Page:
Urinary incontinence is when you lose urine unintentionally.
There are two common types of urinary incontinence in otherwise healthy women. These are:
Urge Incontinence: leaking urine or sometimes losing the entire contents of your bladder with the sudden onset of an urge to pee.
Stress Incontinence: leaking urine with activity such as jumping, coughing, laughing, sneezing or exercising.
Stress incontinence is common during pregnancy and after childbirth due to the stress on the pelvic floor.
But stress incontinence can show up in women who haven’t had children, even young women and girls such as high school athletes.
The good news is that urinary incontinence can be fixed! I see many women who have spent months or years suffering from incontinence.
That is far too long when physical therapy offers a solution with no side effects!
Urinary urgency, frequency and urge incontinence are relatively easy to treat! Here are
Three Steps to Eliminating Urge Incontinence
1. Developing voiding intervals.
Getting on a regular pee schedule will help calm your bladder down. You do this by picking an interval of time that works for you (no longer than 3 hours), and sticking to it like glue.
For example, if you tend to pee every 45 minutes, then you might start with 45 minute intervals. This means you pee every 45 minutes whether you need to go on not.
The tricky part is this, if you feel like you need to pee IN BETWEEN that 45 minutes, so say 30 minutes after you last peed, you DO NOT GO. You MUST wait until the 45 minute mark. To do so, you will need to employ urge suppression strategies.
2. Urge suppression strategies
When the urge comes on, do not run to the bathroom. Instead, employ deep breathing to calm the nervous system.
Sitting down will help to support the pelvis during the urge.
3. Kegels to inhibit bladder contraction.
A rudimentary description of a kegel, or pelvic floor muscle contraction, is to contract your pelvic muscles like you are trying to stop your urine stream
If you don't know how to kegel, I HIGHLY recommend getting a consult with a pelvic floor physical therapist to learn how.
Once the urge has passed (and it will) you can either continue on until your voiding interval arrives, or you can approach the toilet slowly if it is time to pee per your voiding interval, no rushing!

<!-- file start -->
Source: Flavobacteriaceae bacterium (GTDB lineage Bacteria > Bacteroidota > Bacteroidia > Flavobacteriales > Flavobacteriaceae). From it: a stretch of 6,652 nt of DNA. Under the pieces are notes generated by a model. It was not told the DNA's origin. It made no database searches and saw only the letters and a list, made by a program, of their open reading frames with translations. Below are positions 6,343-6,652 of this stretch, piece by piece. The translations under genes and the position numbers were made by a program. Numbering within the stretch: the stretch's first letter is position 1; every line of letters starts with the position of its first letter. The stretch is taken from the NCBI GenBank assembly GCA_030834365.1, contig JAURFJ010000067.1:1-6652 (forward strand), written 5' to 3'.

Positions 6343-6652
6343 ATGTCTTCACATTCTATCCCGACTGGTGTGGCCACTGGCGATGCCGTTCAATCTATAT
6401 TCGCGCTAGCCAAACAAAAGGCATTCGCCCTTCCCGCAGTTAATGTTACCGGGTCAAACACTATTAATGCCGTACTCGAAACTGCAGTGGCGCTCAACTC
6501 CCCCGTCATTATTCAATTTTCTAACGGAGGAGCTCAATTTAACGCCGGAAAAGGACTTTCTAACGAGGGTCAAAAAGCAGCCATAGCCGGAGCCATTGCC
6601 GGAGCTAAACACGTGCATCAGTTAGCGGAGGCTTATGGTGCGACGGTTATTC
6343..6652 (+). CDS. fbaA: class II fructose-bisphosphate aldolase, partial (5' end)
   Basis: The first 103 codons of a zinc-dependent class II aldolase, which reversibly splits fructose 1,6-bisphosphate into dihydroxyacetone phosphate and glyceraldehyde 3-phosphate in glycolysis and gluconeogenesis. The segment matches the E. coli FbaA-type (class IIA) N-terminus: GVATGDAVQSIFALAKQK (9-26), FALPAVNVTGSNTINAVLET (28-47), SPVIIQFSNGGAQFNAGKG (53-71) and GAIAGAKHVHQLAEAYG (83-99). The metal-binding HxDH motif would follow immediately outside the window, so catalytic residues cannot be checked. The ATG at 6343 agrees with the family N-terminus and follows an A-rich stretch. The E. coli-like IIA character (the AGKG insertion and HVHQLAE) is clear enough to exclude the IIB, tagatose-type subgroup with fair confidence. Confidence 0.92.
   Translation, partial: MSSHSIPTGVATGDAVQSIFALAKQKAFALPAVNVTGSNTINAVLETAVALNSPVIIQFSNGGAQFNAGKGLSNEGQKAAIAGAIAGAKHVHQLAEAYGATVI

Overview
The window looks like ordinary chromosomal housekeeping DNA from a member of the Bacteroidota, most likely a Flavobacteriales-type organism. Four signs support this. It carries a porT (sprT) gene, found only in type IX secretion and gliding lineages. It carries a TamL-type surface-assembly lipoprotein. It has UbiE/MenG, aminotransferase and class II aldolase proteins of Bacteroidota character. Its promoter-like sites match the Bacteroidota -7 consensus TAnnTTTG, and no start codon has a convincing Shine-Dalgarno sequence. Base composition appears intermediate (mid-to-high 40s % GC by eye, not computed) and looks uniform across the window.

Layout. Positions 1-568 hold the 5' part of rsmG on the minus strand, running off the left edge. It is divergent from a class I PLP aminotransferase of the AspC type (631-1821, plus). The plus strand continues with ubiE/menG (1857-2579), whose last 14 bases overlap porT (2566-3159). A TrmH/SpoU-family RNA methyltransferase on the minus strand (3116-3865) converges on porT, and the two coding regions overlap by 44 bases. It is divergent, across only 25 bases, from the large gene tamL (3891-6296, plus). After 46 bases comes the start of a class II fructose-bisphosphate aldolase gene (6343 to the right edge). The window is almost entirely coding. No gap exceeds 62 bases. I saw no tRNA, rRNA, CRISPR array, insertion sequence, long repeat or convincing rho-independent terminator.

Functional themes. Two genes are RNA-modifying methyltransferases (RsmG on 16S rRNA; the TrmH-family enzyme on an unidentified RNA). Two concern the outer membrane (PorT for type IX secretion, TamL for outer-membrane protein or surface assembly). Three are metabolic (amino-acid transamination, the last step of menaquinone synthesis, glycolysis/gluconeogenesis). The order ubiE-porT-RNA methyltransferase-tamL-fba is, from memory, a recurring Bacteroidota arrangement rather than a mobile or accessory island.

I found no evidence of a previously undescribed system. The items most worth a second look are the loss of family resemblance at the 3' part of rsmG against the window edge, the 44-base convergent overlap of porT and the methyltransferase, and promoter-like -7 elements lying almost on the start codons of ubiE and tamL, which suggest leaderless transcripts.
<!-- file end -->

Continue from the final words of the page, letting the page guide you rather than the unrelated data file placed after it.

Rushing will only hype up your nervous system again and bring on the urgency.
When your selected voiding interval starts to feel easy, then it’s time to bump it up. Once you bump up the interval, you have to stick to it!
So go slow. You will increase your intervals until the urgency is completely gone and night time peeing has resolved. At that point, you can start to pee normally or whenever you have a natural urge.
Stress incontinence is involuntary urine loss with laughing, coughing, sneezing jumping (or any movement really).
Postpartum women often come to me after they notice the development of pee leaks while attempting to run again.
Stress incontinence is a sign your pelvic support system is not functioning properly. It does not always mean your pelvic floor muscles are weak and need strengthening (kegels).
I commonly see poor firing from the glutes and abdominal wall are the cause for the incontinence, not the pelvic floor. This is true even postpartum!
Not every woman needs kegels. That’s why it’s so important to get a pelvic floor exam by a physical therapist prior to initiating a kegel program.
Essentially, stress incontinence is the inability of the core system to work as a unit. My job is to hunt down the weakest link and help restore balance to the system. Here are
Top 3 Exercises for Addressing Stress Incontinence
Single Leg Bridge
3. Single Leg Squat
These exercises will help strengthen your core and keep you from unwelcome pee leaks.
They are high level however, so if you are still having trouble or struggling with these exercises, make sure to book your free consult with me here!